Nat Fraser trial: Accused 'making usual deliveries' when wife Arlene vanished
A man accused of murdering his wife was making his usual fruit and vegetable delivery rounds on the day she vanished, a trial has heard.
Nat Fraser, 53, denies murdering his wife Arlene.
Mrs Fraser was 33 when she disappeared from her home in New Elgin, Moray, on 28 April 1998.
The High Court in Edinburgh heard testimony that Mr Fraser was at the wheel of a distinctive lorry on the day in question.
It was decorated with cartoon characters called Natalie Nectarine and Jamie Jaffa - named after his son and daughter.
The trial also heard that wholesaler Mr Fraser paused on his rounds for tea and a scone at an Elgin cafe, and made a phone call.
The events were recalled by Grant Fraser, 32, who said he was not related to the accused and described himself as Mr Fraser's "lorry boy".
Grant Fraser told defence QC John Scott that he had been questioned about the events and had always been telling the truth, even when police put him under pressure.'Finger pointed'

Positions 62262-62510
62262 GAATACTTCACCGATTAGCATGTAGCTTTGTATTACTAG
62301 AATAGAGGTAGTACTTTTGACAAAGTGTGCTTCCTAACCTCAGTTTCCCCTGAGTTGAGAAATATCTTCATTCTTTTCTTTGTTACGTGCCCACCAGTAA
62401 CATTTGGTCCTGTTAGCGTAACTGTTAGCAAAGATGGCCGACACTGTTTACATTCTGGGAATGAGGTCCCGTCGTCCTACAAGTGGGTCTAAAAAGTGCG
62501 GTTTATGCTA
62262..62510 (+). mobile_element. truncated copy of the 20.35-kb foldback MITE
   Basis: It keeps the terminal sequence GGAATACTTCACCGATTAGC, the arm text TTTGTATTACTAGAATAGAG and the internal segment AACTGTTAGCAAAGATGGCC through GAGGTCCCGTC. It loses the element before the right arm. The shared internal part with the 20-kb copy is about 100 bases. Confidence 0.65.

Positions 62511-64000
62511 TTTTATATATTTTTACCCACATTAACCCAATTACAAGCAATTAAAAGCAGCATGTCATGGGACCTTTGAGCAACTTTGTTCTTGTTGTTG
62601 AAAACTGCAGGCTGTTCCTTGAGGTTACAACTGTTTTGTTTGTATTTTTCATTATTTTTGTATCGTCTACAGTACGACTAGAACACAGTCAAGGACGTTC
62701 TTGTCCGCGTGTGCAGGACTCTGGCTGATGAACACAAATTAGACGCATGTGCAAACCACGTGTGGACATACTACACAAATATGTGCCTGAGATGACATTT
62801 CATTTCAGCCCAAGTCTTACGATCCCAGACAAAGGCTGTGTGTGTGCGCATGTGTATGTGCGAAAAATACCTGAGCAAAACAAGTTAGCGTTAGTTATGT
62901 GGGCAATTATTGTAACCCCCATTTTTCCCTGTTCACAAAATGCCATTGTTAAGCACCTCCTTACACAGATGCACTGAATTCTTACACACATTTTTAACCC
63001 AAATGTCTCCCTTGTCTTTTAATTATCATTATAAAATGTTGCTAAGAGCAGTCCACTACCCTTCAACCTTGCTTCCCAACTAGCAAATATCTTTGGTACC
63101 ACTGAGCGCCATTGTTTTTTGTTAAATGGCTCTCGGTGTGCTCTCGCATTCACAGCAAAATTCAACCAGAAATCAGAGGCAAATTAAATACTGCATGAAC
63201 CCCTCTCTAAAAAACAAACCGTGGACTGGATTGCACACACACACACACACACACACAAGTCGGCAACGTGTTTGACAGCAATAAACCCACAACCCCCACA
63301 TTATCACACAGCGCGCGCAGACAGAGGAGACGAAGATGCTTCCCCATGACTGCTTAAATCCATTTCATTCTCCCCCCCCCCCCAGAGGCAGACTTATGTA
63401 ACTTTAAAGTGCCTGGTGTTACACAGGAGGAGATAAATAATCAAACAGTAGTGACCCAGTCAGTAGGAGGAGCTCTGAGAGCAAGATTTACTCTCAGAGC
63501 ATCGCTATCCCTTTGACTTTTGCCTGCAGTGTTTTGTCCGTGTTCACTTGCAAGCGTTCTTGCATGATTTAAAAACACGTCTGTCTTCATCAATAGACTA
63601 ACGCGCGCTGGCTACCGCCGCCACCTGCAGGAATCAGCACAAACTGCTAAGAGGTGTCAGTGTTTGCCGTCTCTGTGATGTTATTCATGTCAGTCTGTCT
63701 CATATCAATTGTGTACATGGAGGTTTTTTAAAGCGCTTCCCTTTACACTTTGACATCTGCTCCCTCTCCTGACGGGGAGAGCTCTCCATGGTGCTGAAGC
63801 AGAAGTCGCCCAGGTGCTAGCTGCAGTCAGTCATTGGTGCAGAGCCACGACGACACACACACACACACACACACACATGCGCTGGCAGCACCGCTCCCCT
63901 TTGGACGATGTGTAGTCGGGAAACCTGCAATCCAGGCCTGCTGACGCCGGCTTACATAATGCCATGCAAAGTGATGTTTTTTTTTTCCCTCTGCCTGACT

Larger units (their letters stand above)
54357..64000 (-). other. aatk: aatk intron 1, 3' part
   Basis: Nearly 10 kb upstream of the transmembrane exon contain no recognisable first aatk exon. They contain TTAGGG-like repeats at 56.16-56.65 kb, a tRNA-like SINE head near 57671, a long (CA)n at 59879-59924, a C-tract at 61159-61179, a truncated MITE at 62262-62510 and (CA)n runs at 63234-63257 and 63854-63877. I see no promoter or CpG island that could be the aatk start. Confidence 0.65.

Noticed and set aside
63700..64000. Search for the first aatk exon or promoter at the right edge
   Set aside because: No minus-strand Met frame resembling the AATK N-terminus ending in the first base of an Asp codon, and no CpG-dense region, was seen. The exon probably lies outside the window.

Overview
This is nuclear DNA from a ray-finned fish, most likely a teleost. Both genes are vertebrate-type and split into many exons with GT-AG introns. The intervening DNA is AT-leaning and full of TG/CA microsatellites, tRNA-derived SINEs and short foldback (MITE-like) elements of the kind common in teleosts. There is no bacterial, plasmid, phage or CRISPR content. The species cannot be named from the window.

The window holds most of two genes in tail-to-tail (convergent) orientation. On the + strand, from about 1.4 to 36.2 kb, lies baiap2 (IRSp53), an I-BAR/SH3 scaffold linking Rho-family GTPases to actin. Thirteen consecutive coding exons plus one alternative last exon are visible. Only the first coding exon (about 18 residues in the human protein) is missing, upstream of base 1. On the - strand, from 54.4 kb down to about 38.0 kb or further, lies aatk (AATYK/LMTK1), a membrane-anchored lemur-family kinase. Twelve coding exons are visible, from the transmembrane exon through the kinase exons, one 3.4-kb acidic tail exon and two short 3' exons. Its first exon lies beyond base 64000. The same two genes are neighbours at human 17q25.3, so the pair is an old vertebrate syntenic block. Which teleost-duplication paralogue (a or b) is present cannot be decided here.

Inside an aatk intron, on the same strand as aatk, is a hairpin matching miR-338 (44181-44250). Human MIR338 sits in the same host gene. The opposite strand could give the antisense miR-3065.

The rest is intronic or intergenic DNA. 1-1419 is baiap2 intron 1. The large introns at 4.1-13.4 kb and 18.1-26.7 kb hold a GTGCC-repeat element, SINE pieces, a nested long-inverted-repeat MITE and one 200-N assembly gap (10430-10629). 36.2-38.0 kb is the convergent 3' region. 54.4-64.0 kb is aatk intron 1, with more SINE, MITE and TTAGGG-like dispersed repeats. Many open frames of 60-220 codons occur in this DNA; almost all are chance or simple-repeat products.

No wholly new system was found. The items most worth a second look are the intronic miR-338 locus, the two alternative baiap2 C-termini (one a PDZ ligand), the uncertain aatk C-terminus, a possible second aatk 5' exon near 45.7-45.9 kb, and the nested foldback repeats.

Mr Fraser said on the day in question his employer had seemed reasonably normal, but his mood had changed afterwards.
"Nat told me Arlene had been reported missing," he said. "You could tell he was anxious and worried.
"As he said himself, he knew the finger would be pointed straight at him."
Jurors were also told that the operation which followed Mrs Fraser's disappearance left "no stone unturned" and ranked alongside the biggest inquiries carried out by Grampian Police.
Supt Mark Cooper said the search was "massive" but no trace of Mrs Fraser was ever found.
Nat Fraser denies he strangled his wife or murdered her "by other means to the prosecutor unknown".
He claims if his estranged wife was killed, another man - Hector Dick - could be to blame.
The trial continues on Wednesday.